Chocolate Giant Mars Pledges $1 Billion to Fight Climate Change
The creator of M&M’s is taking steps to make itself even sweeter — by backing the global fight against climate change.
Mars, the chocolate manufacturer, has pledged to put $1 billion towards cutting greenhouse gas emissions by 67% across its supply chain by 2050.
This announcement is the latest corporate backlash against Donald Trump’s decision to pull the US out of the 2015 Paris climate accord.
“Mars has been in business for four generations and intends to be for the next four generations. The only way that will happen is if we do things differently to ensure that the planet is healthy and all people in our extended supply chains have the opportunity to thrive,” said Mars’ chief executive Grant Reid.
Reid said in a statement on Wednesday that “the engine of global business — its supply chain — is broken and requires transformational, cross-industry collaboration to fix it.”
As part of its “Sustainability in a Generation” plan, Mars will be making investments in renewable energy, in sustainable food sourcing, cross-industry action groups, and farmers.
Mars already powers its operations in the US and the UK with wind farms, but it plans to expand wind power to its operations in 11 countries around the world, including Russia, China, and India.
The company, which makes M&M’s, Twix, Milky Way, and Skittles, among others, has also announced an M&M’s campaign centred on renewable energy, that will include featuring images of things like wind turbines alongside the traditional red and yellow M&M characters.
With investments in farmers, Mars hopes to help farmers transform the way they grow crops to both be more environmentally-friendly, but also to increase their own incomes.
“This plan is about not just doing better, but doing what’s necessary,” said Reid, reported the Guardian. “We’re doing this because it’s the right to do but also because it’s good business.”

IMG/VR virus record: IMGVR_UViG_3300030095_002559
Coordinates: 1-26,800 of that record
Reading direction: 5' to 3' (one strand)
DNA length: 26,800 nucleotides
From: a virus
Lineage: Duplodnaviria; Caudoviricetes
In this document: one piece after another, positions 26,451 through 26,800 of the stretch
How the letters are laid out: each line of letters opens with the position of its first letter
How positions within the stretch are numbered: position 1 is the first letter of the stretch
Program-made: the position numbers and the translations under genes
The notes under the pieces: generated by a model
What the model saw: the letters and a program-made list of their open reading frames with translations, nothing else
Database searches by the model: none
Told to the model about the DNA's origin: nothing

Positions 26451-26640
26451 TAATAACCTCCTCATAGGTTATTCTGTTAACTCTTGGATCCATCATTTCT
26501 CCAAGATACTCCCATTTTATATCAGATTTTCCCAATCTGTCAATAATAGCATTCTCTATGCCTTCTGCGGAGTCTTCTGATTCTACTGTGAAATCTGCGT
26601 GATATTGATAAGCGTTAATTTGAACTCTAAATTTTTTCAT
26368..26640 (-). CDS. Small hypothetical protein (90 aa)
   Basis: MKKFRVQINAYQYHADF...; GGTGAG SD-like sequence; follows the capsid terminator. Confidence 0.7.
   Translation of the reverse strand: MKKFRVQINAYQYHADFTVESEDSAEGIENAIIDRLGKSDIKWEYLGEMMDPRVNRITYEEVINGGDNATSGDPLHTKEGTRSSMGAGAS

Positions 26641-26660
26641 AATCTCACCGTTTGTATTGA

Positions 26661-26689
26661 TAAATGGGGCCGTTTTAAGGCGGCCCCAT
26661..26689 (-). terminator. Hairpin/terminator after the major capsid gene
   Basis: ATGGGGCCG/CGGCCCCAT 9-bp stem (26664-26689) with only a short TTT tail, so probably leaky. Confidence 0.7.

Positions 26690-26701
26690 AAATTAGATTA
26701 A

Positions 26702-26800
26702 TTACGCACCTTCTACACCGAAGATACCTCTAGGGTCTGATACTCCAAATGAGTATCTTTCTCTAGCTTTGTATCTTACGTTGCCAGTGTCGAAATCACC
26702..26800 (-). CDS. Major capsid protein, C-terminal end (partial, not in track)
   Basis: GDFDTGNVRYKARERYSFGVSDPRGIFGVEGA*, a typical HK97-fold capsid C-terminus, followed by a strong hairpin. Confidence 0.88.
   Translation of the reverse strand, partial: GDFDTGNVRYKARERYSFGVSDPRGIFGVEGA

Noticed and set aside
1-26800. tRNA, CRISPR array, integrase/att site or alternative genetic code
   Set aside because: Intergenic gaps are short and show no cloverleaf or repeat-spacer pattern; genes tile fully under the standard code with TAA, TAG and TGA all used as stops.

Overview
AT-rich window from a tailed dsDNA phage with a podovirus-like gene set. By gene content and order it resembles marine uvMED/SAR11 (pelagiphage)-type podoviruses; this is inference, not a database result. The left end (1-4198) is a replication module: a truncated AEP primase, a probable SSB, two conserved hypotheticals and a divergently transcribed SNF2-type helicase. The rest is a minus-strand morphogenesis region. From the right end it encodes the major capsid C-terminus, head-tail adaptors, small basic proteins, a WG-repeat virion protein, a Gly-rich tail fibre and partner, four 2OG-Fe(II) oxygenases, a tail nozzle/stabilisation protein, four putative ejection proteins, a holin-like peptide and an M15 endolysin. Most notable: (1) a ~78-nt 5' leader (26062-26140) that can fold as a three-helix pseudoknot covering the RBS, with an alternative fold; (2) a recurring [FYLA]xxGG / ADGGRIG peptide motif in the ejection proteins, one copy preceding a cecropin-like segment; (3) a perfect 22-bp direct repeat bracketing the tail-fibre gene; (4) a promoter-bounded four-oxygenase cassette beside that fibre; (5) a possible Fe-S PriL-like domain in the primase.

He also said greater efficiencies in the supply chain would help give the company a competitive edge.
Mars is taking practical steps to help in the global struggle to achieve the ambitions of the Paris climate agreement, having previously said it was “disappointed” by President Trump’s decision to distance the US from the accord.
It was one of the companies that signed a letter in May urging President Donald Trump not to withdraw from the Paris accord.
The 2015 Paris accord aims to stop Earth heating up, before the temperature increase since the start of the industrial age reaches 2 degrees celsius.
The temperature has already increased over 1 degree celsius, but each nation in the agreement has agreed to curb its greenhouse gas emissions, in an attempt to end the increase.
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Mars made its sustainability announcement in the lead up to the UN general assembly and climate week, which will run from Sept. 18-24 in New York.
They are hoping to spur other companies into action to make similar commitments, but they insist that corporations can’t tackle climate change alone.
“If we are to help deliver on the targets agreed in Paris and the UN sustainable development goals, there has to be a huge step change,” said Reid. “While many companies have been working on being more sustainable, the current level of progress is nowhere near enough.”